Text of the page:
ActionAdventureFantasyFilmReviews

Mortal (2020, Norway / USA / UK) Review

Mortal (2020, Norway / USA / UK) Review

A grubby and disheveled young man wanders through the Norwegian countryside. He’s clearly distressed and disoriented. He sticks to lonely places and avoids people, but everyone has to eat and eventually he ventures close to town. Trying again to escape into the woods, he is harassed by a gang of youths. The encounter is one he attempts to evade, but it ends up being far more disastrous for the bullies, than for him. In Mortal, director André Øvredal again delves into Scandinavian mythology as his did in Trollhunter.

“He’s been in the woods all this time?”

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The Assent (2019, Israel / USA / UK) Dazzler Media DVD Review

The Assent (2019, Israel / USA / UK) Dazzler Media DVD Review

In Pearry Reginald Teo’s new horror film, The Assent, a widowed father named Joel, is taking medication to keep at bay the hallucinations he suffers due to his schizophrenia.

We learn that Joel is trying to care for his young son Mason, while they piece together their lives in the wake of his wife’s death in car accident. Sadly, Joel is in danger of losing his son to social services if he fails to prove that he can hold down a permanent job and provide financially and emotionally for Mason. In his current situation he is barely making ends meet.

“It feeds on the darkness within.”

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The Fanatic (2019, USA) Dazzler Media DVD Review

The Fanatic (2019, USA) Dazzler Media DVD Review

Supposedly based on Limp Bizkit front man Fred Durst’s encounter with an obsessive fan, The Fanatic manages to offend every trope in the human spectrum. I try not to pan movies, no matter how much they deserve it, but The Fanatic welcomes, yes even begs the audience to do just that. Where to begin? Why not with the film’s star, John Travolta. Travolta has had a career downturn of late with Gotti roundly recognized as his worst performance, but here he plunges into a deep, bottomless ravine. The Fanatic makes Battlefield Earth look like Blade Runner by comparison.

“Moose didn’t just cross the line. He fucking nuked it!”

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Dragonheart Vengeance (2020, USA) Review

Dragonheart Vengeance (2020, USA) Review

The latest Dragonheart was only released this year, but continuity wise it takes place between Dragonheart 3: The Sorcerer’s Curse and Dragonheart: Battle for the Heartfire. This is a standalone film however, and the only mention to a previous film in the series occurs during the opening minutes, when it explained that this story focuses on one of dragons born from the dragon eggs in Dragonheart 3.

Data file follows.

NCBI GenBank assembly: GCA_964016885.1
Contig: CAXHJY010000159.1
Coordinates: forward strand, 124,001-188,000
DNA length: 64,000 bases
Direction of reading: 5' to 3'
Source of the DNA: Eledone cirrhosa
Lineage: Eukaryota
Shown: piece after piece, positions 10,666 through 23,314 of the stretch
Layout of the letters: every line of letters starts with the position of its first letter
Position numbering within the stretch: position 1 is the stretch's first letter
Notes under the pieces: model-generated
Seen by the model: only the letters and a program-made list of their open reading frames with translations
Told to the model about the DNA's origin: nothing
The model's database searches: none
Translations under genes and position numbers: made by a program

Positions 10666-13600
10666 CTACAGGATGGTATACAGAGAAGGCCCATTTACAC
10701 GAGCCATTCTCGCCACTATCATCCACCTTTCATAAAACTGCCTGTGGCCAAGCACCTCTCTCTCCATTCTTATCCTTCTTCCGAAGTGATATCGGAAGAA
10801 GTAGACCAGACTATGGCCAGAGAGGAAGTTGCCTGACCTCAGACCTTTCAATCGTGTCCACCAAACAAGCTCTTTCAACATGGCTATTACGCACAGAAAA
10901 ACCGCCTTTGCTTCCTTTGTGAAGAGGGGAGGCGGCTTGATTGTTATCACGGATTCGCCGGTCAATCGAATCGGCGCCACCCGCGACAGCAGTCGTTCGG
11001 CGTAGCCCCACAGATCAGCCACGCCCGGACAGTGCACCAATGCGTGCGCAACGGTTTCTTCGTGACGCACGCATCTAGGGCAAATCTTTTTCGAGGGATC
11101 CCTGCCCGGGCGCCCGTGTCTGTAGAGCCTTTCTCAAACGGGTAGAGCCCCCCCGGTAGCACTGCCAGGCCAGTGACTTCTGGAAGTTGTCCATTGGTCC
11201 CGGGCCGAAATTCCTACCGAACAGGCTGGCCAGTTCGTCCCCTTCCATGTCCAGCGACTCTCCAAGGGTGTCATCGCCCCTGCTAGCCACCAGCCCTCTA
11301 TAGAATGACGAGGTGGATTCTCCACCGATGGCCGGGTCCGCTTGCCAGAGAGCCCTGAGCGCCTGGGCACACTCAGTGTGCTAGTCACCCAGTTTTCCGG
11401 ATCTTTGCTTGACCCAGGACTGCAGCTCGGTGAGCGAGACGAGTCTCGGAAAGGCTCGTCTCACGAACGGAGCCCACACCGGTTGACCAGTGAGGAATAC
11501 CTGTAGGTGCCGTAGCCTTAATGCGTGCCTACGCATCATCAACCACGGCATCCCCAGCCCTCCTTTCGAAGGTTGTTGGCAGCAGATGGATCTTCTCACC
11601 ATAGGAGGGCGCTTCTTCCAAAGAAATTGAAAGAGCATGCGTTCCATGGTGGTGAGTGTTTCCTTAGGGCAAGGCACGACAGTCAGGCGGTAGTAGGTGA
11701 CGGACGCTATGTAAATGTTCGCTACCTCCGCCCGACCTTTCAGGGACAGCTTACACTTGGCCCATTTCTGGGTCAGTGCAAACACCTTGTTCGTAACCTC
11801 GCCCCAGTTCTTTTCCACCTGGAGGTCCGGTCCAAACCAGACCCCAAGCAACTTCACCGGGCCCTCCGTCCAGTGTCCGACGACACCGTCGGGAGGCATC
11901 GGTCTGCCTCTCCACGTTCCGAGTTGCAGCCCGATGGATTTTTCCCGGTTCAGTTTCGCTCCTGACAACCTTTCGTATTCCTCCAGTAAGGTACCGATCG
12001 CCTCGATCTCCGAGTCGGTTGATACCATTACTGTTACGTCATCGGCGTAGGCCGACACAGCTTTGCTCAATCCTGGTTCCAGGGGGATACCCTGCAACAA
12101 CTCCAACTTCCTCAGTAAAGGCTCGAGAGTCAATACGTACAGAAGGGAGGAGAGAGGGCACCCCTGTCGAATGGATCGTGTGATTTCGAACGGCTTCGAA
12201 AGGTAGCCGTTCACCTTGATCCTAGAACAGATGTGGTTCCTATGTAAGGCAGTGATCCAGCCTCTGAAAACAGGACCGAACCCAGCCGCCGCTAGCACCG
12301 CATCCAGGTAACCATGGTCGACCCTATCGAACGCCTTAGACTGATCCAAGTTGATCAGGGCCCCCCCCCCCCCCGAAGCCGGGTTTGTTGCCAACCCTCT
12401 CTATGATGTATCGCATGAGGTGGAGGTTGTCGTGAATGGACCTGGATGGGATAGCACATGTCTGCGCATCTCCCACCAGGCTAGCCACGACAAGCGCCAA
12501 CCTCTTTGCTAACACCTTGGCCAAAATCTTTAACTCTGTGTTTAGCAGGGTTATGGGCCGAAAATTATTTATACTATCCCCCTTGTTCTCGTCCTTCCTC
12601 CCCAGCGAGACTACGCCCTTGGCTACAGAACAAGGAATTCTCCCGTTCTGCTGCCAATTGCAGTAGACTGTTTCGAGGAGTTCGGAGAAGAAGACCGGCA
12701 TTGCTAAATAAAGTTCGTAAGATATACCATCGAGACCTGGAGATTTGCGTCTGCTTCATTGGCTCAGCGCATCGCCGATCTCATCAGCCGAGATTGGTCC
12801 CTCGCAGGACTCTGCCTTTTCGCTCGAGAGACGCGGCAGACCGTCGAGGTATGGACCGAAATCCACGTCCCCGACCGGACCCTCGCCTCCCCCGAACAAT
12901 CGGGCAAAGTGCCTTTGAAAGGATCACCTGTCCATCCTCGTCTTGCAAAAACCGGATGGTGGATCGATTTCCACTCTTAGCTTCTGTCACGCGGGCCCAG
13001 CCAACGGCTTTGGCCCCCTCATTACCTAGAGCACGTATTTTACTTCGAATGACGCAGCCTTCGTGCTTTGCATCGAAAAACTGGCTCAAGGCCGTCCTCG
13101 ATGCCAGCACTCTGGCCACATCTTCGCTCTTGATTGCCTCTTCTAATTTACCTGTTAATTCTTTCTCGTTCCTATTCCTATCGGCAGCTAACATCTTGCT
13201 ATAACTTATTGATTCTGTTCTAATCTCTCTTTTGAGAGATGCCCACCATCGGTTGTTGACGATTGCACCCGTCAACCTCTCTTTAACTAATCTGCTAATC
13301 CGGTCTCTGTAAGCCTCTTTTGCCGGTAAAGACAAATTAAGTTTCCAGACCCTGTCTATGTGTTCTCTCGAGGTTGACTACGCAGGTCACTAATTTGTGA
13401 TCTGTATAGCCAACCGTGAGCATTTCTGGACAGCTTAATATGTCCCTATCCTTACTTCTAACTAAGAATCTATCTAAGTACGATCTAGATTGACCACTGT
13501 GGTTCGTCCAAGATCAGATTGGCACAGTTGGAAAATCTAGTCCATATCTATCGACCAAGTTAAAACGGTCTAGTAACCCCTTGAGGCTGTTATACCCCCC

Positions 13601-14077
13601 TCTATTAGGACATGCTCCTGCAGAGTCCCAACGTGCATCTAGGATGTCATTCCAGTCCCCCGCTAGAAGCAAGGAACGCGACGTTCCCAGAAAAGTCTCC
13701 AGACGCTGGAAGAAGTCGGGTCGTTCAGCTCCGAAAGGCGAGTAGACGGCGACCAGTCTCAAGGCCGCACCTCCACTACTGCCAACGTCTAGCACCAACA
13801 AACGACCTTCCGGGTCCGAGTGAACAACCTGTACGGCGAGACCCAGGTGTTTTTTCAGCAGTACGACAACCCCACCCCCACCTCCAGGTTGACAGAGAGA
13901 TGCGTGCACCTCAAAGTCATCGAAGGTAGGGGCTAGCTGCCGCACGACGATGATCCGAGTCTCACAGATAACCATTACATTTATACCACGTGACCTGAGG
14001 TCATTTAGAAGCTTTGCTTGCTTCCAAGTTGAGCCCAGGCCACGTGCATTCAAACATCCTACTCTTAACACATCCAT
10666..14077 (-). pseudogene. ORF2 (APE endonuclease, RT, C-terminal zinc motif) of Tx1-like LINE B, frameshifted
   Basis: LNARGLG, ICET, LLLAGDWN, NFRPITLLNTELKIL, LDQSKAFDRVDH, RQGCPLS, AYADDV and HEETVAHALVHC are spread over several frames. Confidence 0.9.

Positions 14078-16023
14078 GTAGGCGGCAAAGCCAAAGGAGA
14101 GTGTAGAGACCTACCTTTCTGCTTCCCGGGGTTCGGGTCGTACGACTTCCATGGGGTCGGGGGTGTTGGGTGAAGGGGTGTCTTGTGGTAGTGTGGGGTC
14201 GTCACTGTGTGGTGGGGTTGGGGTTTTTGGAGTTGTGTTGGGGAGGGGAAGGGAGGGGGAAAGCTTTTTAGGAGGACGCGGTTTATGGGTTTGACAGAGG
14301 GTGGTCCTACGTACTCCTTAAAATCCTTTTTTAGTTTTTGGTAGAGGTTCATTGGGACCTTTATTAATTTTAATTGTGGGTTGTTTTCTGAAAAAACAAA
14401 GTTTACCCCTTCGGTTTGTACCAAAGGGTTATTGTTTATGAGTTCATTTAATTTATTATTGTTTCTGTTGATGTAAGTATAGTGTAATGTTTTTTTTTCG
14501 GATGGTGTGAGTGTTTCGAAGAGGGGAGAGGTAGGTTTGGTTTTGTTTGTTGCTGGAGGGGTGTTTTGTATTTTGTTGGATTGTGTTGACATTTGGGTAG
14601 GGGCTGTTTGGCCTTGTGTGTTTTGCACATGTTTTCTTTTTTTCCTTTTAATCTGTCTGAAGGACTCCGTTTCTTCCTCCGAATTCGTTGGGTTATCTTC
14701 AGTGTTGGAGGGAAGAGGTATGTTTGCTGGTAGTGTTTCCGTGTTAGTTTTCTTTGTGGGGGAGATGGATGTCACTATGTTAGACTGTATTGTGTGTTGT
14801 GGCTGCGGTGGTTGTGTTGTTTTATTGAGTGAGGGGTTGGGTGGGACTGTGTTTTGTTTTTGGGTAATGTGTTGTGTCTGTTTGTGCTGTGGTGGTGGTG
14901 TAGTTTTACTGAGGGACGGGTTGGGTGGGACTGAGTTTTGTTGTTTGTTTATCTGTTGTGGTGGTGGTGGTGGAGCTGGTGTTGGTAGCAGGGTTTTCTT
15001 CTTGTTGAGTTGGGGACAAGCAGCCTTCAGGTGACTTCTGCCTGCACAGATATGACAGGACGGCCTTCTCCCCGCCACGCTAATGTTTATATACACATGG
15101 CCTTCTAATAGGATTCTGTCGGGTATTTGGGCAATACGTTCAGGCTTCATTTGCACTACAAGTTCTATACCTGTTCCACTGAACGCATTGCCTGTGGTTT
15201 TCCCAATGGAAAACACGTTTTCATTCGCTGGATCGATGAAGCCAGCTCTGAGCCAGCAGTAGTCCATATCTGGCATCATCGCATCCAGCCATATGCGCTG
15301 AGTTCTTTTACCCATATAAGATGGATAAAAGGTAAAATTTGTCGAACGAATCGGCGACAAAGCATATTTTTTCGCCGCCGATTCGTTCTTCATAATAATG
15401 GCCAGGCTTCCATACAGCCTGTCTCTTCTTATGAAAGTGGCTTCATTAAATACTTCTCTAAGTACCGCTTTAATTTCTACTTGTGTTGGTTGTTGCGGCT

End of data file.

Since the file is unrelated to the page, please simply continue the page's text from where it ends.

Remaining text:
Dragonheart Vengeance is a film of Dragonheart firsts in many regards, and I wonder if this will be a new direction for the franchise.

“I’m out to avenge the death of my mother and father.”

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Scouts Guide to the Zombie Apocalypse (2015, USA) Review

Scouts Guide to the Zombie Apocalypse (2015, USA) Review

On the night of a Condor Badge ceremony, three unlikely teenage scouts find themselves battling zombies in an attempt to save their town, prevent a pan-American outbreak and impress as many girls along the way as possible. This movie had me from the premise, but it could have easily been a total disaster. There haven’t been many stand out zombie movies over the last ten years, the exceptions being those with a fresh perspective, such as Maggie or Warm Bodies. So, I was well prepared for Scouts Guide to the Zombie Apocalypse to leave me underwhelmed. I was pleasantly surprised to discover a genuinely funny zombie flick with excellent production values and a perfect cast.

“Always bring protection.”

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Dragonheart: Battle for the Heartfire (2017, USA) Review

Dragonheart: Battle for the Heartfire (2017, USA)